The Federal Communications Commission a number of actions at its monthly meeting, covering streamlined 5G deployment, rural broadband deployment, advanced broadcasting using the ATSC 3.0 standard and potentially expanded use of spectrum at 70/80/90 GHz.
The agency approved of the anticipated 5G upgrade order by a 3-2 vote along party lines, making some clarifications to its position on state and local review of modifications to existing infrastructure and also adopting a Notice of Proposed Rulemaking that asks for comment on proposed rule changes regarding “excavation or deployment outside the boundaries of an existing tower site and the effects of such activities on eligibility for streamlined review.”
The FCC also officially adopted procedures for the upcoming Rural Digital Opportunities Fund auction, which is slated to begin October 29 and will award $16 billion in support over 10 years for the deployment of fixed broadband networks to unserved rural locations, out of a total $20.4 billion in the program.
The FCC also is looking into the potential of expanded use of the 71–76 GHz, 81–86 GHz, 92–94 GHz, and 94.1–95 GHz bands, which are collectively known as the 70/80/90 GHz bands. These bands “are unused or underused in large parts of the country with current use of the spectrum primarily concentrated along a few high-traffic routes,” the FCC said, and commercial use could be expanded while protecting incumbents, which include federal users.
“At a time when wireless airwaves elsewhere are filling up as demand continues to surge, we need to find ways to make more productive use of our spectrum resources. That’s why today we start a proceeding aimed at revitalizing the 70, 80, and 90 GHz bands and expanding their use for services such as 5G backhaul and broadband to ships and aircraft,” FCC Chairman Pai said in a statement on the action. “As we pursue 5G deployment, it’s important to remember that networks rely on many components to function optimally. You don’t just need a solid wireless connection between your smartphone and a base station. You also need reliable backhaul to ferry data back and forth from the edge of the network to its core. That’s where the 70, 80, and 90 GHz bands can be helpful. These high-frequency bands can enable the use of small antennas that are less costly and visually intrusive than traditional wireless backhaul.”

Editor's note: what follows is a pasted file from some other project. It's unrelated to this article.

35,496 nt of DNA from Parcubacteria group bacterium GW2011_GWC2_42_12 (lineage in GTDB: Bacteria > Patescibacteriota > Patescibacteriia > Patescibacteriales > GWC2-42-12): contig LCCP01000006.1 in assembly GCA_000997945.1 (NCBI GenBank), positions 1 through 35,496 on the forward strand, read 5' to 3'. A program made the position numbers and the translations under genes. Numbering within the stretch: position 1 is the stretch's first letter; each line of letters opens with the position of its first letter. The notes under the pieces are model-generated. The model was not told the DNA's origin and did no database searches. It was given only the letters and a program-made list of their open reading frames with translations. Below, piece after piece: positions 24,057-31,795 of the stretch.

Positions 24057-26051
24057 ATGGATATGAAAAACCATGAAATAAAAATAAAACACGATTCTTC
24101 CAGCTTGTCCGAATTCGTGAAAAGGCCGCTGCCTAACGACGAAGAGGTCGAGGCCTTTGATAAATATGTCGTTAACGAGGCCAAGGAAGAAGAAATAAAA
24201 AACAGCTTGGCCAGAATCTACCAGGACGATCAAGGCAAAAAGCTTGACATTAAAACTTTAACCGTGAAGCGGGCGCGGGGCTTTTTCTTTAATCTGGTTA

In addition to 5G, the FCC is also looking to support the adoption of advanced broadcast technologies that support data services via the Advanced Television Systems Committee’s ATSC 3.0 standard, which enables data communications in broadcasting bands and can support two-way communications with end user devices by recognizing personal IP addresses. Mobile viewing, three-dimensional television, 4K ultra-high definition, high dynamic range, high frame rate and immersive audio are among the other features of ATSC 3.0.
The standard “expands the potential ancillary and supplemental uses of broadcast spectrum for new and innovative services, such as autonomous vehicles, smart agriculture, or telemedicine, that will complement the nation’s burgeoning 5G network,” the FCC said, adding that the new services are referred to as “broadcast internet.” A new proceeding seeks comment on how to remove any potential regulatory obstacles to the development on an ATSC 3.0 market.
Some companies are already venturing into ATSC 3.0. Earlier this year, Sinclair Broadcasting and SK Telecom launched a new joint venture, Virginia-based Cast.era, which will focus on cloud infrastructure for broadcasting, ultra-low latency over-the-top (OTT) broadcasting and targeted advertising, as well as commercialization of ATSC 3.0. SK Telecom said that the JV will bring ATSC 3.0 to Sinclair stations starting this year.
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